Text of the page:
China issues 17,000 smart watches to pupils to track movements

Sophia Yan
The programme is voluntary, and will expand to elderly people - Weibo

A local government in southern China has handed out smart watches to nearly 17,000 primary school pupils, capable of pinging their real-time locations and emergency alerts to their parents.

The watches, distributed to students in 60 schools, are equipped with chips powered by BeiDou, China’s own version of GPS, according to the Guangzhou Daily, a Chinese state media outlet. GPS is a system developed and owned by the US government.

“With this watch, Mom and Dad can know where I am, and I can call and voice message them immediately after class,” one enthusiastic fourth-grader told state media.

The smart watch-tracking government program is entirely voluntary and about half of the devices distributed have already come online. Plans are in place to issue another 13,000 smart watches to students, and the authorities will soon begin handing them out to elderly people.

User information will be uploaded to a database maintained by China’s ministry of public security and the ministry of industry and information technology, according to state media.

Cities in China have been getting creative in finding new ways to monitor students and curb truancy with the latest technologies.

In December, more than ten schools in Guizhou and Guangxi provinces began requiring students to wear “intelligent uniforms” embedded with computer chips to track their movements and trigger an alarm if they skip class, according to state media.

China sent a satellite of the BeiDou Navigation Satellite System into space in June Credit: Xinhua / Barcroft Media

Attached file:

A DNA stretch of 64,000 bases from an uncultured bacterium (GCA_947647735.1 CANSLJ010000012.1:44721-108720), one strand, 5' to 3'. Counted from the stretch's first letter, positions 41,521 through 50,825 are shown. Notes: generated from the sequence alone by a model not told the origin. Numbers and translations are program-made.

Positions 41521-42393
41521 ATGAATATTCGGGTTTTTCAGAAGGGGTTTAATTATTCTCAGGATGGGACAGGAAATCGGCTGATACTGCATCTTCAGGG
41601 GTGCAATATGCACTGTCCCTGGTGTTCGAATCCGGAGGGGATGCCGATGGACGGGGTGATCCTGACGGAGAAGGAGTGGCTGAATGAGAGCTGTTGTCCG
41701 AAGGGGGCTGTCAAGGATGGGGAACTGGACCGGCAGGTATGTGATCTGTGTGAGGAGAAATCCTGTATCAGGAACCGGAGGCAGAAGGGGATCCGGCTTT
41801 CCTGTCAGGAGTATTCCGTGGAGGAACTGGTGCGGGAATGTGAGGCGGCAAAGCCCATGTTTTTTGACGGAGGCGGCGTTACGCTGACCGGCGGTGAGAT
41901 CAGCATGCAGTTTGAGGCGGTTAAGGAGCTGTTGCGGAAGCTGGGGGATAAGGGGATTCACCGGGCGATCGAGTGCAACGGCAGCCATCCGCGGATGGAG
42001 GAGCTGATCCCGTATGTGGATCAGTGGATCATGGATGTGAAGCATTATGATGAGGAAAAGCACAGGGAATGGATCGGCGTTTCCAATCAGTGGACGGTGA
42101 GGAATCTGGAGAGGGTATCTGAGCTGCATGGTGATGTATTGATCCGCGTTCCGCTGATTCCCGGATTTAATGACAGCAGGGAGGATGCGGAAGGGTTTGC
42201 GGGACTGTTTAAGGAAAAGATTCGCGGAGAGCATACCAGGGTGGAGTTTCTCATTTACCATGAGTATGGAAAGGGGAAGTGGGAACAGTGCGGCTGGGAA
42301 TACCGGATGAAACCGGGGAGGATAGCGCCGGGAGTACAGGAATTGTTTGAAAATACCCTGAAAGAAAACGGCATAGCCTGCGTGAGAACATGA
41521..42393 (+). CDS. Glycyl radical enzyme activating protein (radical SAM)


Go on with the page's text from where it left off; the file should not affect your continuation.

Two chips, sown into the shoulders of school jackets, can sustain around 500 wash cycles and temperatures of 150 degrees Celsius.

Facial recognition scanners at school gates match the chips with the correct students, meaning anyone who tries to swap jackets in order to play truant will be caught. Alarms will also sound if a pupil falls asleep in class.

Last May, a high school in Hangzhou installed facial recognition technology to check how attentive pupils were in class.

Movements of students are watched by three cameras positioned above the blackboard, and can pick up seven different emotions, including neutral, happy, sad, disappointed, angry, scared and surprised. If the technology concludes a student is distracted in class, it will send a notification to the teacher to take action.

BeiDou was originally developed by the Chinese military to reduce reliance on the US-owned GPS system, but its positioning accuracy is to within 10 metres while GPS can track down to 30 centimetres.

In efforts to speed up adoption of the system, Chinese authorities have ordered taxis, buses and other vehicles to install BeiDou, and many domestic phone brands including Huawei and Xiaomi are now also compatible with the system.

There are only a handful of other global satellite navigation systems, including Russia’s Glonass and Europe’s Galileo, which has suffered an outage over the last two weeks.

The UK has been involved in developing Galileo, sinking £1.2 billion in the project, but now intends to build its own as part of Brexit fallout.